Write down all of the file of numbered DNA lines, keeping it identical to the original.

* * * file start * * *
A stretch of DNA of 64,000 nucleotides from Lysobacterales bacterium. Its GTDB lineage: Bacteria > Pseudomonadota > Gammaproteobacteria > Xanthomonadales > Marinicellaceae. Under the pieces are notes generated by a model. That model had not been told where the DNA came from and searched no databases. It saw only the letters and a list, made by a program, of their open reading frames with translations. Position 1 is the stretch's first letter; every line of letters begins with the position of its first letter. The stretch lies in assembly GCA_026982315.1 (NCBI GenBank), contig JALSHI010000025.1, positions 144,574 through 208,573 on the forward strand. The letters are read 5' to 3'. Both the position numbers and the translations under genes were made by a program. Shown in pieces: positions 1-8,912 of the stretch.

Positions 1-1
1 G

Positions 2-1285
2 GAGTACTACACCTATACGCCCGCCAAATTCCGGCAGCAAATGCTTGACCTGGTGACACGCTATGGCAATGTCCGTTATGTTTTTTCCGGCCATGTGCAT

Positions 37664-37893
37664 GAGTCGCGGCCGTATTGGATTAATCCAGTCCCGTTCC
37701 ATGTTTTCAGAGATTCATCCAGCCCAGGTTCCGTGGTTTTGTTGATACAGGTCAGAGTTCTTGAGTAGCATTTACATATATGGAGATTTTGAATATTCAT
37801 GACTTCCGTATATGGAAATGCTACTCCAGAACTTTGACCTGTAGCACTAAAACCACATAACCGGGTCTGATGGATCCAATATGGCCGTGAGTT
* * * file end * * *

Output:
A stretch of DNA of 64,000 nucleotides from Lysobacterales bacterium. Its GTDB lineage: Bacteria > Pseudomonadota > Gammaproteobacteria > Xanthomonadales > Marinicellaceae. Under the pieces are notes generated by a model. That model had not been told where the DNA came from and searched no databases. It saw only the letters and a list, made by a program, of their open reading frames with translations. Position 1 is the stretch's first letter; every line of letters begins with the position of its first letter. The stretch lies in assembly GCA_026982315.1 (NCBI GenBank), contig JALSHI010000025.1, positions 144,574 through 208,573 on the forward strand. The letters are read 5' to 3'. Both the position numbers and the translations under genes were made by a program. Shown in pieces: positions 1-8,912 of the stretch.

Positions 1-1
1 G

Positions 2-1285
2 GAGTACTACACCTATACGCCCGCCAAATTCCGGCAGCAAATGCTTGACCTGGTGACACGCTATGGCAATGTCCGTTATGTTTTTTCCGGCCATGTGCAT

Positions 37664-37893
37664 GAGTCGCGGCCGTATTGGATTAATCCAGTCCCGTTCC
37701 ATGTTTTCAGAGATTCATCCAGCCCAGGTTCCGTGGTTTTGTTGATACAGGTCAGAGTTCTTGAGTAGCATTTACATATATGGAGATTTTGAATATTCAT
37801 GACTTCCGTATATGGAAATGCTACTCCAGAACTTTGACCTGTAGCACTAAAACCACATAACCGGGTCTGATGGATCCAATATGGCCGTGAGTT